DR. ELOISE SKELTON, CLASS OF 1977, DISCUSSES PRIMARY CARE PHYSICIAN SCARCITY

DR. ELOISE SKELTON, CLASS OF 1977, DISCUSSES PRIMARY CARE PHYSICIAN SCARCITY

The area is suffering from a doctor shortage, but Barstow, California Community Hospital officials say they are busy working on the cure. Using 2011 data, the Healthcare Atlas shows there are 2,407 civilians per primary care physician within the region that includes Barstow, Daggett, Lenwood, Nebo Center, Oro Grande and Yermo. The U.S. Department of Health and Human Services Health Resources and Service Administration designates it as a medically underserved area.

But many Barstow area residents don’t need to look at the data to realize there is a shortage of doctors. A lot of them walk into the emergency room at Barstow Community Hospital to seek basic care. Even with the Affordable Care Act in place, Barstow Community Hospital CEO Steven Foster says, patients have no place to go but the ER. “Right now if I look at ER volume, 30 to 40 percent of it has no primary care. In other words they are using the ER as the primary care place,” Foster said. “That’s a huge waste to our health care system. Because it’s not designed to manage your low acuities — bee stings, things that should not be coming through the ER. But if you don’t have primary health care, where else do you go?”

Foster said insurance is not the issue. Since the Affordable Health Care Act, more people have health coverage. He said they don’t have a primary care doctor. “Year over year, I can tell you this off the cuff, we had an 50 percent increase in ER visit volume,” he said. “We just had our conversation with Dr. Bradley Gilbert over at Inland Empire Health Plan. He said it is probably in line exactly with what they saw and expected from the Affordable Health Care Act.” Inland Empire Health plan is a not-for-profit insurer designed for low-income residents in Riverside and San Bernardino Counties. It has reported that enrollment has doubled since 2011, when the health plan had 500,000 enrollees. In 2014, 350,000 patients were added with two-thirds of enrollees newly eligible for insurance as result of the ACA. “It has exceeded their budget projections, in fact,” Foster said. “They saw a 19 to 20 percent increase across the county.”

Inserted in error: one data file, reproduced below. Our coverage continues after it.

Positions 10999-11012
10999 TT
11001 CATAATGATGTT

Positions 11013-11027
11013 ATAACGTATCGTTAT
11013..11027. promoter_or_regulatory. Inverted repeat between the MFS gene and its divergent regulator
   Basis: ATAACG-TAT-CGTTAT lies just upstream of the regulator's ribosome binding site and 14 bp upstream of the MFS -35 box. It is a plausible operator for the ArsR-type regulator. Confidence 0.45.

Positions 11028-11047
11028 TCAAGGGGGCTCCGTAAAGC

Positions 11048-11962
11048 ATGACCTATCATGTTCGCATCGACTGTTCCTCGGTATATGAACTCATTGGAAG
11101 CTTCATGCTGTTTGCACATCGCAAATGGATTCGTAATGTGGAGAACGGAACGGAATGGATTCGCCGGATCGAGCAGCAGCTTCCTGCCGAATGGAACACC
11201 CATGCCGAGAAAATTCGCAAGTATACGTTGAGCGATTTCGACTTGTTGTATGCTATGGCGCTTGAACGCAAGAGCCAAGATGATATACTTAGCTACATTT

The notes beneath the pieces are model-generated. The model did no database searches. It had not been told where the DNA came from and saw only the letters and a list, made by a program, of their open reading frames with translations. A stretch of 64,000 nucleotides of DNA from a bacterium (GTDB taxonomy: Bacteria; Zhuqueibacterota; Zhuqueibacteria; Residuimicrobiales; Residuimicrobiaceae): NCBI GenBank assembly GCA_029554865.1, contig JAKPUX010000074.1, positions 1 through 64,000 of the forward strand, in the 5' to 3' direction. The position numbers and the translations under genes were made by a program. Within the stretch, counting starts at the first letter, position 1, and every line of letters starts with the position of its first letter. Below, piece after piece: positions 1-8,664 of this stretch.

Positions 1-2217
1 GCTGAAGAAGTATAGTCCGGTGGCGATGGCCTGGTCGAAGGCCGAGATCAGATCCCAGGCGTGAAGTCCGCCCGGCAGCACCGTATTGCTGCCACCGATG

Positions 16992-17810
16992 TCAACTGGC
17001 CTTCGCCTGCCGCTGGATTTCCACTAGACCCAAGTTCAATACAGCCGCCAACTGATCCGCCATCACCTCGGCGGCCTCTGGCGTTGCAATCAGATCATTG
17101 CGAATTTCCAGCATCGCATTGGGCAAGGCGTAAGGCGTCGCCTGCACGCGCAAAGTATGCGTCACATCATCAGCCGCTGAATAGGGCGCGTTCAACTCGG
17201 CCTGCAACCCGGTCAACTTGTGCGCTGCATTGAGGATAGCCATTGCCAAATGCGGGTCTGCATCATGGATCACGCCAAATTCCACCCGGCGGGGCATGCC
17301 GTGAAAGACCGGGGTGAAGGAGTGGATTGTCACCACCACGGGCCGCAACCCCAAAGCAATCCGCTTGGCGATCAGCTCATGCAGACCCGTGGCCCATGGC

Barstow Community Hospital experienced the busiest January in its history, according to John Rader, business development and marketing director.“ For us, we had a 35 percent increase in ER volume, compared to January 2014. Just that month. It was unheard of, unprecedented,” Foster said. “So our year-end ER visits were 26,000 for 2014. If we had continued on that January trend line, we would have hit 28,000. Luckily, February was a little bit lower and March seems to be evening out. That's a huge increase for one year.”

To meet the need, Foster says the hospital is involved with an aggressive recruitment campaign to lure not only primary care physicians, but specialists as well. He estimates the community needs at least three more primary care physicians. He said they can be either internal medicine or family practice. But he says the community could easily add four physicians and there still would be plenty of patients to go around.“ One of the hardest things for me in recruiting, is generating the leads. So we use our parent company to help generate leads. But a lot of leads are also generated by word of mouth,” Foster said. “Obviously we talk to them on the phone. We kind of talk about ‘let's paint the picture of what health care looks like now in Barstow.’ Basic demographics of population, what our projections of population growth is in the next five years. If it’s primary care, then we talk about what does the primary care market look like.”

While Barstow doesn’t offer some of the perks of a metropolitan area, Foster says many candidates just want to practice medicine. He said they are looking for a market that offers them growth. He said the community actually has advantages of having solid major employers such as the BNSF railroad and area school districts that provide solid insurance coverage to employees. Foster also gets help from the community during recruitment. He mentioned Barstow Unified School District Superintendent Jeff Malan and Mayor Julie Hackbarth-McIntyre who volunteer to talk to candidates about the advantages of living and practicing in Barstow. He also said doctors currently practicing in Barstow will talk to the candidates as well.

Dr. Eloise Skelton, M.D. is a recent recruitment success story. She is certified in obstetrics, gynecology and gynecological surgery and practices out of the Barstow Health Partners clinic. She joined the clinic from Martin Luther King Jr. Hospital in Los Angeles and graduated from Howard University College of Medicine. She had previously worked in a small town in Iowa, so she was looking forward to the transition from the big city to Barstow.“ Working in a small community like Barstow is something I’ve done in the past,” Skelton said in a previous Desert Dispatch story on the clinic. “It is so valuable having a physician close to home. Years ago I worked in Iowa in a city with a population of 9,000.” Foster is also looking into a time-share concept where the hospital sets up clinics to keep costs low for doctors who might want set up a practice in Barstow. The hospital is even targeting Silver Lakes as a clinic location. “We have pretty neat little market analytics,” he said. “We know in general when patients come here what zip codes they are coming from. So when we see zip codes from Helendale, we know we’ve already got a piece of market out there. But it’s only a piece. So our concept when you build a strategic plan, is how do you make a bigger impression on that market?”

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